Perhaps she just wanted her daughter to have a wide variety of colleges to choose from and apply to, or maybe her daughter WANTED to do that. You should tell your daughter to do whatever she thinks is right when it’s time for her to apply – be that 11 colleges or 1. She needs to be her own person.

  7. Anonymous says:

    Dear Mom,

    My high school counselors always instructed me to apply to as many schools as I desired, but understanding the difference between the 3 different types of schools. 1. You have your “dream” schools. These are schools that no matter how excellent of a student you might be, there is never a 100% guarantee that you will be excepted. MIT falls into this category with all Ivy League schools as well. 2. You have your “likely” schools. Basically, you’ve done everything necessary to be accepted, but it’s still not a “sure thing.” Lastly, 3. You have your “safety school.” Anyone applying to college should have at least 1 of these. Your safety school is the one you are absolutely guaranteed an acceptance letter from.

    Ultimately, I don’t think it matters just how many schools you (or your student) is applying to. It’s more important that they have a clear understanding of what category their schools of choice fit into, so that they are not caught off guard if they are denied from their all of their schools and have no where to go.

    I think it’s very important for student to strive for the best, but also be realistic and have those safety schools just in case the others don’t pan out.

  8. jasmine says:

    marliee jones is still my hero!

  9. Snively says:

    Apply to as many colleges as you feel comfortable applying to. I doubt Marilee would say “No, you are not going to apply to 11 colleges because it’ll stress you out” if her daughter was willing to do the work. If a prospective freshman feels like 11 would be stressful, just don’t fill out 11. Different people have different stress thresholds.

    THAT BEING SAID. . .

    Yay! I’m so glad the blogs are back, and I’m also glad that people aren’t being nasty about this whole situation. This was a well written article, very thought out and well-put. Are we thinking that the other bloggers welcomed the break, or are they chomping at the bit to blog again???

  10. HappyPoet says:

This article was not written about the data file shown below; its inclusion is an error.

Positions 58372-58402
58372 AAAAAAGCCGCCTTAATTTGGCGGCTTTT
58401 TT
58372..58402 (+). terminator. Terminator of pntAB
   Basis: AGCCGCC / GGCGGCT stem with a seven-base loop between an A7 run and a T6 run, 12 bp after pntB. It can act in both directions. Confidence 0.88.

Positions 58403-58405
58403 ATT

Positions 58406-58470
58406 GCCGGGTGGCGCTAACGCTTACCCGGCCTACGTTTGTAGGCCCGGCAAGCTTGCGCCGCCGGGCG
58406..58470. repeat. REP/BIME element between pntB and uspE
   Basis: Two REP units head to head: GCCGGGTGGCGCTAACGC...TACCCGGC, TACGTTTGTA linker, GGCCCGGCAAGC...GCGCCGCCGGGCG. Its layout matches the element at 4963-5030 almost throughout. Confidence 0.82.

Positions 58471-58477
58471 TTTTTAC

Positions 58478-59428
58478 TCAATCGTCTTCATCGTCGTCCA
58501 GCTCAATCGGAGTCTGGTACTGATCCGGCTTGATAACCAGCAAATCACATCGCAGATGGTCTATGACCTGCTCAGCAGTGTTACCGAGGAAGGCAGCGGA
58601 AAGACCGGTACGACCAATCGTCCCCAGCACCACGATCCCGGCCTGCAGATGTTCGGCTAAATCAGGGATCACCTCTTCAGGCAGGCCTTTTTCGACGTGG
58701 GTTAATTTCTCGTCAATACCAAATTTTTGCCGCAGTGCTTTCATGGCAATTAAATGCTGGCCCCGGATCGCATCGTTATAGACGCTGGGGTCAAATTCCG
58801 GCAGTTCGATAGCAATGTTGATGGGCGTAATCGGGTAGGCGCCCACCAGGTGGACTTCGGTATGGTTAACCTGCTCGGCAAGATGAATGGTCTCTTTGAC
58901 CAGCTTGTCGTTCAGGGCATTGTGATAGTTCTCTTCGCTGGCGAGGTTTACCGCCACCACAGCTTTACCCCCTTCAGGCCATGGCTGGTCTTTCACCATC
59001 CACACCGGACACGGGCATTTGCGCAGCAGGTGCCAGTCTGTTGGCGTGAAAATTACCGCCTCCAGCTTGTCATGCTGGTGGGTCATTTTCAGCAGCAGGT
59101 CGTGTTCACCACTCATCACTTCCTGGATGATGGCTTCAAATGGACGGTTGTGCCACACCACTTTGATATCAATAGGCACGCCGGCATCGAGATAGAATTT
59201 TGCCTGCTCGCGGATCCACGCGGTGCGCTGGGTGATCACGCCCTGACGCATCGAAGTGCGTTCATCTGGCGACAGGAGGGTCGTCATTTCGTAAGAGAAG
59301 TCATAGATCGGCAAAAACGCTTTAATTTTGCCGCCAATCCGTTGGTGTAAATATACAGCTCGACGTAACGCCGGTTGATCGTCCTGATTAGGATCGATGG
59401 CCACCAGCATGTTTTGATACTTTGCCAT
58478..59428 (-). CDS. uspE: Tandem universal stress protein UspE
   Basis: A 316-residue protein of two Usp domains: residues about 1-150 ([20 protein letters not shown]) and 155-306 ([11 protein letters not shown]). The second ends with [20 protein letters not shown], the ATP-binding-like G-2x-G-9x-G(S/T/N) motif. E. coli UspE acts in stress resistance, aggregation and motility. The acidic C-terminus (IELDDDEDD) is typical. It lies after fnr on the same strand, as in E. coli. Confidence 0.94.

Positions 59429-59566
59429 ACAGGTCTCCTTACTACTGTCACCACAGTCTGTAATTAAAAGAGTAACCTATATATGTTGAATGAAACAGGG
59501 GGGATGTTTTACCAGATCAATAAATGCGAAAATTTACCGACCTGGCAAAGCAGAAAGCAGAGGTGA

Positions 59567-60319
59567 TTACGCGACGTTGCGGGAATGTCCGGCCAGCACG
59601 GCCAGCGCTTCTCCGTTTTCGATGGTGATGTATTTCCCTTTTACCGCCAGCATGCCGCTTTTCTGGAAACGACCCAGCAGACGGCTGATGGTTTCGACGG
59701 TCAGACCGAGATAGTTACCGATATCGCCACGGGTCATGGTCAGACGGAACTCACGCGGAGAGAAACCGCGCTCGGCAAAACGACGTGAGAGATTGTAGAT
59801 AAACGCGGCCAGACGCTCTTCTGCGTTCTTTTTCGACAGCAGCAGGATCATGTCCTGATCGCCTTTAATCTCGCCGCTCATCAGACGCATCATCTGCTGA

Thank you for your responses.

    Hopefully, by the time she applies (and matures), I’ll have gotten over my “sticker shock” about the number eleven and will be able to help our family through whatever stress will come our way.

    Best wishes and good luck to everyone.

    Bye, Mom Class ’10

  11. JamesM says:

    I’m very glad they appointed you as the Interim Director of Admissions. From your words, I can tell that you’ll uphold the job admirably, and do justice to the MIT Admissions process.

    -James Montgomery

  12. anonymous says:

    I am happy to see that the blogs have returned, and life is moving forward. And I am also glad that you have been appointed the Interim Director, Mr. Schmill. Who better than an MIT graduate to understand which students will thrive at MIT? I wish you and the admissions staff all the best as you begin anew.

  13. HappyPoet/Mom: I will add one thing to the excellent advice already given here: as the Parent Unit paying for the application process, you are perfectly within your rights to set a limit on the number of schools your daughter applies to. Won’t hurt her a bit; she can only go to one school, anyway. Just let her know what your limits are.

    Besides the fact that the applications are themselves pricey ($50-75 each this year), take into consideration the costs of: test-taking; sending scores beyond the 4 “free” ones allowed; AP test fees, and fees for sending those scores too; any travel to visit schools; financial aid processing fees (IDOC and CSS). Most of these have a “fee waiver” process, if you qualify, and are willing to reveal the soft white underbelly of your finances. But these things often take us old baby boomers (many of whom were able to work our way through college–forget that now!) by surprise. You’ve been down this road already, though!

    If your daughter is focused and sure about what she wants, this won’t even be an issue. If she’s questioning, she might appreciate limits to help her focus.

  14. A parent says:

    Granted, the action of the dean does fly in the face of honesty and integrity that are core values for any institution of learning, let us also acknowledge the fact that it doesn’t necessarily take a degreed individual to be totally successful in the job she was doing. She clearly demonstrated a passion for doing what she was tasked to do and she served the best interest of MIT by admitting the very best students into MIT year after year. The proof lies in the brightest of young minds that have passed through the extremely challenging educational system at MIT in the past years and made giant contributions to society. To that extend, we all must be thankful to the dean.

    Overall, the way MIT dealt with the situation was commendable. There is just no other way it could have been handled. The integrity and name of the institution has to be kept above board no matter what – that is exactlty what MIT did.

  15. Anonymous says:

    Hello there,

    I am a sophmore iin high school, and i was just wondering. What would you suggest would be the best way to get into MIT? Its one of the most competitive schools in the United States, and i would love to be in that enviroment. However, i go to a private high school which gives more work than my friends get. Its often hard to handle the workload that we receive and i am possitive that MIT is my first choice. The reason im am positng this here is because this article got me worried about the admissions proccess. How will i ever get in to a college that everyone wants to go to as well as stay succesfull?